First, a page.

6 Reasons Mama June Might Have Stayed With a Child Molester

woman escapingWe still don't know if the rumors that Here Comes Honey Boo Boo's June Shannon is dating convicted child molester and ex-boyfriend Mark McDaniel are true. We dearly hope they're not. But if she is, she certainly wouldn't be the first woman to keep loving someone who sexually abuses her own children. Meanwhile, there is that ugly, troubling question we can't help wondering: WHY? Why would any mother remain in a relationship with a child molester?


1. Denial. Lanada Williams, family therapist and host of radio program The Lanada Williams Show, says some mothers aren't able to process the news that their child is being abused. "Some go into protective mode," she says, and they start using defense mechanisms, like deciding the abuse didn't happen just because they didn't witness it. "They feel numb and become very focused on the present."

2. Sexual abuse in your own past. "There are parents who have experienced sexual abuse as children," Williams says, "and they may not be ready to face that and work through it." But facing your own past could be key to facing what's happening in the present.

"I've never met someone who would stay with the man unless they had a story in their own backyard," says Lynette Louise, mental health expert and mother who left her own husband when she found out he was abusing their daughter.

Usually something has happened to them and so they had to make it acceptable, or their family made it acceptable, and now their brain has found a place to believe, 'This isn't such a big deal.'

More from The Stir: Why Good Women Stay in Bad Relationships

3. Focusing on the child, not the relationship. It's easy to assume that a mother who stays with an abuser doesn't care about her child. But on the contrary, Williams says sometimes "you're not able to sever the relationship because you're so focused on the child and making sure they're safe." You would think that splitting up would serve that purpose, but it's not always that simple. Ending the relationship takes time and energy, too.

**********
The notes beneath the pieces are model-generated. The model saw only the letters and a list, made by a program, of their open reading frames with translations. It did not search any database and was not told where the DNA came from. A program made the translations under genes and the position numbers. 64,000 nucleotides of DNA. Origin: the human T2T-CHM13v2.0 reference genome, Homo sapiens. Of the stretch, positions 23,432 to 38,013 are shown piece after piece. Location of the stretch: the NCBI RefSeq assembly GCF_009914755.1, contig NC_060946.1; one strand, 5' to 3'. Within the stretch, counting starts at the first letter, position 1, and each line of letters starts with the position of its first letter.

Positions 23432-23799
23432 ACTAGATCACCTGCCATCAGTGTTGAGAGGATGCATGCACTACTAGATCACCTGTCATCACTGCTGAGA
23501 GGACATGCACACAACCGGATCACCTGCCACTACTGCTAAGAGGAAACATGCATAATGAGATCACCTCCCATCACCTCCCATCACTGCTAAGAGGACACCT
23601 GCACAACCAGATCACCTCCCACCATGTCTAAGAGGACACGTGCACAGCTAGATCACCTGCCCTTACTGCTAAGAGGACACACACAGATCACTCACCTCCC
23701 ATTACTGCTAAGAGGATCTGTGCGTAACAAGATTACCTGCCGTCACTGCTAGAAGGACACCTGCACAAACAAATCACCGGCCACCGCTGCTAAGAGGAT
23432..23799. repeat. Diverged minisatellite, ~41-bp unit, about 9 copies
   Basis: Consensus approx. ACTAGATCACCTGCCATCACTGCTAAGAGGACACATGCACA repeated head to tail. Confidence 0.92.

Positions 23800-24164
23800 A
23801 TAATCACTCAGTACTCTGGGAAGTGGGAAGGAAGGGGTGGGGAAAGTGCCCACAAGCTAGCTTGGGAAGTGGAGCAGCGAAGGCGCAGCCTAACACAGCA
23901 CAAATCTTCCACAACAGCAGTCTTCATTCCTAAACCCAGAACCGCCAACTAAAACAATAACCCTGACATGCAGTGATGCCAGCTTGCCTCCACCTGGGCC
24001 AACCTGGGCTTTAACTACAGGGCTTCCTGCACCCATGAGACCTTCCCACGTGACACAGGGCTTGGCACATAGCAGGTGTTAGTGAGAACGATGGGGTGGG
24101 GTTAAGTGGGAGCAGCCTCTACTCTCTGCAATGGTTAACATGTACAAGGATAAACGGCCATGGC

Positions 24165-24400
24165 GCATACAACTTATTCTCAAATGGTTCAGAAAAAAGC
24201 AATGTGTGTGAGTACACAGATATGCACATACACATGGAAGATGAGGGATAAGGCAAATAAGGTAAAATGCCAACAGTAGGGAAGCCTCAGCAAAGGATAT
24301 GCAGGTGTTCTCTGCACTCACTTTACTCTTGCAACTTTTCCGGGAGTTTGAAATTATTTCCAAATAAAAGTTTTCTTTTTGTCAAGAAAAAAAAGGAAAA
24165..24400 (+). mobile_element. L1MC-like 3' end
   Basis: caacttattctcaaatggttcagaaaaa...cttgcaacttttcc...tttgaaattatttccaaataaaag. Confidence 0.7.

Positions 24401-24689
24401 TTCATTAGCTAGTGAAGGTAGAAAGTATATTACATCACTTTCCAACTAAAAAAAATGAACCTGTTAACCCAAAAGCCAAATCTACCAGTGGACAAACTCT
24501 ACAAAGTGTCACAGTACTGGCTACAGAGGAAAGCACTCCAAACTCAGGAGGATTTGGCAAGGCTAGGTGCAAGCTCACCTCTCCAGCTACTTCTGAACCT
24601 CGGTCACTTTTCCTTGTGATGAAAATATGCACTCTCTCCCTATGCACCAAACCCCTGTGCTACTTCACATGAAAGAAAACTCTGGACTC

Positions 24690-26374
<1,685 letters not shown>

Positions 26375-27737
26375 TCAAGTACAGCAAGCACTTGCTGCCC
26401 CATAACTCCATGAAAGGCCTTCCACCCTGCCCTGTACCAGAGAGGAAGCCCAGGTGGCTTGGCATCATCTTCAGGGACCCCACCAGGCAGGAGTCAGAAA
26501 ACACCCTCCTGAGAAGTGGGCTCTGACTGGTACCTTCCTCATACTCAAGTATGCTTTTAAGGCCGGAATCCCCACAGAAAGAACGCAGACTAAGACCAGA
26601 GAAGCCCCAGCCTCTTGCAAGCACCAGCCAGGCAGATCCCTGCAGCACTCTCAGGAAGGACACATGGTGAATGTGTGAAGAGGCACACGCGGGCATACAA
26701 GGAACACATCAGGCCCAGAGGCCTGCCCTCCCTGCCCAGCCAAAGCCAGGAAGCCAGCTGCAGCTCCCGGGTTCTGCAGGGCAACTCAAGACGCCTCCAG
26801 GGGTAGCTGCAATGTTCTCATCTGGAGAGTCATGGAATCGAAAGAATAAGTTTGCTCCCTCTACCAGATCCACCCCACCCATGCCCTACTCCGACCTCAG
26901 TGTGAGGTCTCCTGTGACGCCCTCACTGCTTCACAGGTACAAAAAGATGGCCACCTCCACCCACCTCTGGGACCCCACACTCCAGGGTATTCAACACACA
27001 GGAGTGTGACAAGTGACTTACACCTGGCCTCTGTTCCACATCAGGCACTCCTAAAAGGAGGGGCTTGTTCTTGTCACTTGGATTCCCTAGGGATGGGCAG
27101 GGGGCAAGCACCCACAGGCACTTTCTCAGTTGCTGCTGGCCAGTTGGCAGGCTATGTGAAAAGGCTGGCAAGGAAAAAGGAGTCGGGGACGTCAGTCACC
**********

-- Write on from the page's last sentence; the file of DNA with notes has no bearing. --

4. Believing you can work it out. In cases of married couples (30 percent of perpetrators of sexual abuse are family members), Williams says, sometimes the wife stays because she doesn't believe in divorce for religious or other reasons. "Or she may believe in true forgiveness and want to work through therapy."

This could be denial at work again. But therapist Dr. Nancy Irwin, who works with sex offenders and victims, points out that "sometimes offenders learn from their mistakes and never re-offend. It is not a popular belief, but it happens more than folks want to acknowledge." (According to one study, offenders in effective treatment programs are 40 percent less likely to commit new sex crimes. But it really has to be the right program.)

5. Blaming the victim. In some especially unhealthy environments, the mother will actually blame her child. This is more common when the victim is a preteen or teen. Williams says the mother may accuse her child of wearing provocative clothing or say that her child was "asking for it."

6. Inability to reconcile goodness and pathology in the same person. "We all want to see the goodness in people," Williams says. And women who love abusive men aren't any different. They may say "but he's a really great father, he's a great provider, he's always taken good care of us." Meanwhile they just don't realize how harmful the sexual abuse really is for their child.

Williams doesn't believe that women stay out of selfishness. "I have not seen that in my practice," she says. Women who could be classified as narcissist aren't delusional or disconnected from reality, she says. "You can be very self-absorbed and unable to make social connections, but that's very different from not being able to recognize when someone's in great pain." It's more complicated than that, she says.

I think we can all agree that if a mother finds out her child is being sexually abused by her husband or romantic partner, she needs to remove her child from the home as soon as possible. But if she fails to do that, or doesn't do it quickly enough, we shouldn't judge her as a monster who cares more about "keeping her man" than her child's well-being. It's never that simple.

Do you have any experience with this issue? What have women you know done when they were informed that their husband or boyfriend was sexually abusing their child?


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